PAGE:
Hot and Cold

Did you ever play the game “hot and cold” when you were younger, where someone would hide an object and tell you that you were “hot” when you were close to finding it and “cold” if you were far away?

I met a woman recently who shared with me that she is wanting to make a career move.  When I asked her what she wanted to do, she didn’t have any idea.  She was well educated, had a resume full of excellent experience, and could be flexible enough to work in a variety of fields.  That age old question of “what do you want to be when you grow up” had stumped her big time.  Wouldn’t it be great if we could use the “hot and cold” game to direct us to the right career path?  Finding your hot and cold doesn’t need to be as hard as you think.

To get started, take a look at the things you do well.  Are you good with numbers?  Are you organized? Do you thrive in team environments?  Then, think about what you are passionate about.  Are you motivated to support the less fortunate? Grow a small business? Work with children?

My Dad has his Masters in Economics.  He utilized his education and love of solving problems to have a successful career with major corporations.  Upon his retirement, he switched gears and looked to use his strengths from his business, and merge them with his passion: teaching.  Looking back, my Dad always had a passion for teaching.  He was a soccer coach, scout leader, and avid reader.  He was able to combine what he does well with what he is passionate about to have a second career, and even work in time to engage one of his other passions – travel.

The perfect combination of your “hot and cold” is not always easy to find.  Experimenting with your talents, and testing to see how they can fit into a rewarding and fulfilling lifestyle is the best way to achieve a balance.  There is no set template for finding your perfect job, and sometimes switching things up can make your “cold” feel a lot warmer.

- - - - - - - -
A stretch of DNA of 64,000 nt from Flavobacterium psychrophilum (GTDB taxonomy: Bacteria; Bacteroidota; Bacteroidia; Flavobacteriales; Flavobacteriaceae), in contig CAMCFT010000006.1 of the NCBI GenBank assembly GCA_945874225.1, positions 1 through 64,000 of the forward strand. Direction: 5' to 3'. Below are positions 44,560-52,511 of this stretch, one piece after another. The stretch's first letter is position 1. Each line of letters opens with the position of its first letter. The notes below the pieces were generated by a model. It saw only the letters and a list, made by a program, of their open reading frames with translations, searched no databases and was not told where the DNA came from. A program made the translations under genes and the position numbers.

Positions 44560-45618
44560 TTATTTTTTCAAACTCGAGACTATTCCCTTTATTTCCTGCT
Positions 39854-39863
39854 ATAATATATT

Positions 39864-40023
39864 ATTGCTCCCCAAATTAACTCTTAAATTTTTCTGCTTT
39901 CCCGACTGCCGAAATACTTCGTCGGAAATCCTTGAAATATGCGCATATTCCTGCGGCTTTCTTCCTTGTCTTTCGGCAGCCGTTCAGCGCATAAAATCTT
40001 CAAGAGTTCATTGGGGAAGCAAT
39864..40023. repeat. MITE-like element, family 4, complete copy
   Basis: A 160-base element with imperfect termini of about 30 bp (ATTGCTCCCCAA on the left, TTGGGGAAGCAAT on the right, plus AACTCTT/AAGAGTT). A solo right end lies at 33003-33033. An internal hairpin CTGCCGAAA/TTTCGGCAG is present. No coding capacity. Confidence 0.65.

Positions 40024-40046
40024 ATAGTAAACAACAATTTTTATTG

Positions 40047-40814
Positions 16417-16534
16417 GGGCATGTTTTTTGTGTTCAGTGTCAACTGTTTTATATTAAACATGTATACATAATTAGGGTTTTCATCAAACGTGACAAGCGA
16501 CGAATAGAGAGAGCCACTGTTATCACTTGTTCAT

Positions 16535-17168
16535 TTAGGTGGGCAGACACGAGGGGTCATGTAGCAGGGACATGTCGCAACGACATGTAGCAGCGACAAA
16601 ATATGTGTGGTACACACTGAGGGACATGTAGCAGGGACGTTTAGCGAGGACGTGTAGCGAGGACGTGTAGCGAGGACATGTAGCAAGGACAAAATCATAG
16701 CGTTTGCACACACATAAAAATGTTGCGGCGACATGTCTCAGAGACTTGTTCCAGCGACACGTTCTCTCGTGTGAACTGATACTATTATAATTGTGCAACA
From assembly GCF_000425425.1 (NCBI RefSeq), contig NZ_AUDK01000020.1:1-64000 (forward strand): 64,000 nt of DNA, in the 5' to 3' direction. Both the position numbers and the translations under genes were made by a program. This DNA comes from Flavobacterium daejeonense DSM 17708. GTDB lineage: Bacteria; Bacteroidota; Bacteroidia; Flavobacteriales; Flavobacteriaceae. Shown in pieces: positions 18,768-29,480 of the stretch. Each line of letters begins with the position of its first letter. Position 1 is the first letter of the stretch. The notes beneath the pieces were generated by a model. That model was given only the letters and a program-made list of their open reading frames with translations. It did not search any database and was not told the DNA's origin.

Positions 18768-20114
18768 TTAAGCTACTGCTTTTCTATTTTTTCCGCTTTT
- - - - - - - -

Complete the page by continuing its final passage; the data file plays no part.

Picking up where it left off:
Time Crunch

I visited our area zoo this weekend, and was told when buying my tickets that the zoo would close in an hour and a half.  Needless to say, I was actually thankful for the condensed time frame to see the animals (and also screaming children, sticky fingers and interesting smells).  We didn’t get to see the entire zoo, but experienced some great highlights and left with a strong desire to come back for a visit soon.

When you are faced with a time crunch, do you jump in and make the most of it, or shy away for another time?  Some of my most productive moments happen during time crunches.  For example: you find out on the way home that some friends are coming over for dinner.  Other than getting the food ready, you probably make the mad dash around your house picking up toys, laundry and other clutter to make your house more presentable.  What you were able to accomplish in 5-10 minutes on this time crunch day, would most likely take you an hour or more on a normal “clean up” day.

Even the most organized and motivated person experiences procrastination from time to time.  To keep up the momentum of our positive actions, throw in a time crunch.  Create a deadline (real or fictitious) that is imminent.  If you are dreading putting together a regular report (that may not be due until the end of the month) set a timer for 30 minutes and crank it out.  Pushing yourself against a time deadline will put your brain and your body in motion to focus your energies on that specific task, and complete it.